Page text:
If the hydraulic, lubricating, compressor or gear oil you use is not made of a water base in
There are three types of water in a typical system: free water
Using 100ppm for an upper water limit for most systems using mineral base oils, this means all free and emulsified water and a significant portion of dissolved water must be removed.
A vacuum dehydrator is one of the very few methods to remove dissolved water from oil. Let's take a look at these three types of water in your system. It will give you a solid foundation for how the vacuum dehydrator works in the end.
Free water is separate from the oil in the system and can be visually identified in a sample bottle from the oil. The specific gravity of most oils is less than 1.00, so water usually collects at the bottom of the sample bottle or reservoir/system.
Due to this reason, free water can easily be decanted, or removed by draining through a reservoir drain port. Decanting is recognized as a smart step, if available, even when using a vacuum dehydrator to increase the water removal speed.
Emulsified water is water that has blended with the oil. Even though
Dissolved water is water that has been dissolved
Similarly, when the temperature of oil rises, the capacity to absorb water rises, but to a point. Any extra water cannot be dissolved and is free floating with the oil. We then call this water free water. After all free and emulsified water is removed, the vacuum dehydrator then focuses solely on dissolved water. By this time, the vast majority of water in the system has already been removed. Removing dissolved water is a slow process.
It is highly recommended the vacuum dehydrator uses a water % saturation meter so the amount of dissolved water in the oil can be confirmed in real time. If the machine is not fitted with a % saturation meter, capture an oil sample and perform Karl Fischer titration to confirm actual ppm down to single digits. Crackle test is not recommended since it will only show the presence of water above 500ppm.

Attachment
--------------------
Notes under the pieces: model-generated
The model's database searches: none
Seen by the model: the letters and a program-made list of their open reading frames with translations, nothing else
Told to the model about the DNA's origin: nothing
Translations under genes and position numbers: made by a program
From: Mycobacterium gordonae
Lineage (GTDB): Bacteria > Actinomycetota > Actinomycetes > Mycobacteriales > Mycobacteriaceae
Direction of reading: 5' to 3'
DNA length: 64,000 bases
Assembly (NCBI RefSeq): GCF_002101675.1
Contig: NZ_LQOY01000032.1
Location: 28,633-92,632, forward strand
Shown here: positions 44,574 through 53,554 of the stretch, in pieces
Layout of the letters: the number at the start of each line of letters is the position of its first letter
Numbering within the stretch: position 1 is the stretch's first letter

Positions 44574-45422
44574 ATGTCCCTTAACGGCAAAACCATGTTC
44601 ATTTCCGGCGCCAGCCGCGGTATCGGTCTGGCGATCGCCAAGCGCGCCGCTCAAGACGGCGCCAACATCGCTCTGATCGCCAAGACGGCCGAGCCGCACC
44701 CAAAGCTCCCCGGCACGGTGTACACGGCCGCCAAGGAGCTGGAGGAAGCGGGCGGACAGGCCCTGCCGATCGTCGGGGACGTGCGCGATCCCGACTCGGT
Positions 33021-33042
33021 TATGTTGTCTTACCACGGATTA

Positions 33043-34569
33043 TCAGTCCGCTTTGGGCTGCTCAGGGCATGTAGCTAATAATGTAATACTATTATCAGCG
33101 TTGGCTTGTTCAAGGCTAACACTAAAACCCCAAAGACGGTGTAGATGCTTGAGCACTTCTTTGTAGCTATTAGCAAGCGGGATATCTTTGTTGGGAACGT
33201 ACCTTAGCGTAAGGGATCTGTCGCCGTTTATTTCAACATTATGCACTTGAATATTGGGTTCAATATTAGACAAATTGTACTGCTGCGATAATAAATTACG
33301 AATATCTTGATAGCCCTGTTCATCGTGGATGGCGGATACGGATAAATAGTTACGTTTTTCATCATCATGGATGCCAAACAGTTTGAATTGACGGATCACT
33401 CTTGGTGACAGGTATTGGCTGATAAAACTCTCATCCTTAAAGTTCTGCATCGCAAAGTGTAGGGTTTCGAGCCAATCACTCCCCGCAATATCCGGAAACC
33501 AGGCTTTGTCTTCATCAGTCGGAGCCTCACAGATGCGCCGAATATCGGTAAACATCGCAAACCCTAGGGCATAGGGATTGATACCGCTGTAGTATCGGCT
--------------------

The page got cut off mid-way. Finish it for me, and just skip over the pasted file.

So what is a vacuum dehydrator?
A vacuum dehydrator is a total water removal machine designed to be attached to an online or offline system/reservoir/barrel to remove all free & emulsified water and upwards of 90%+ of dissolved water.
How does it work?
In a nutshell, a vacuum dehydrator heats the oil (130-160F), if necessary, and draws a vacuum (18-27"Hg) on the oil. Raising the temperature while drawing a vacuum causes water to flash to steam at a temperature low enough not to cause thermal breakdown of the oil.
At sea level, water flashes to steam at 212F. The target zone for vacuum dehydration is 130-160F, but the oil will dictate this temperature. A very stable synthetic oil may require a hotter temperature than a standard mineral oil. Draw a higher vacuum to flash water to steam at a lower temperature (keeping in mind a higher vacuum is slower water removal than lower vacuum, so choose your balance between low temperature and water removal rate).
If there is excess water in your system, check out our vacuum dehydrator. It works with any system and on all oils from mineral base to synthetic to exotic, ranging up to ISOVG1000 oils. Best of all, it's guaranteed to remove the unwanted water in your system to your target of <100ppm and further if needed.
There are other ways to remove free water from the system, such as water-absorbing filter elements and coalesce technology on limited oils without aggressive additive packages. However, to possess the capability to remove water from every oil onsite regardless of additive package or oil type or viscosity (up to ISOVG1000), a vacuum dehydrator is the only real option available for portability and complete water removal.
If you work in a sawmill, steel mill, power plant, construction site, drill rig or any place that uses hydraulics/lube/gear/compressor oils and have issues with water, give us a call. If your extra oil barrels sit outside in the environment, you will have water in your oil. The barrel breathes in/out with temperature change. It's not a matter of if, but when we will need to address water contamination for what it is, an unwanted contaminant. You don't want it there. It's doing damage as we speak. What are you waiting for?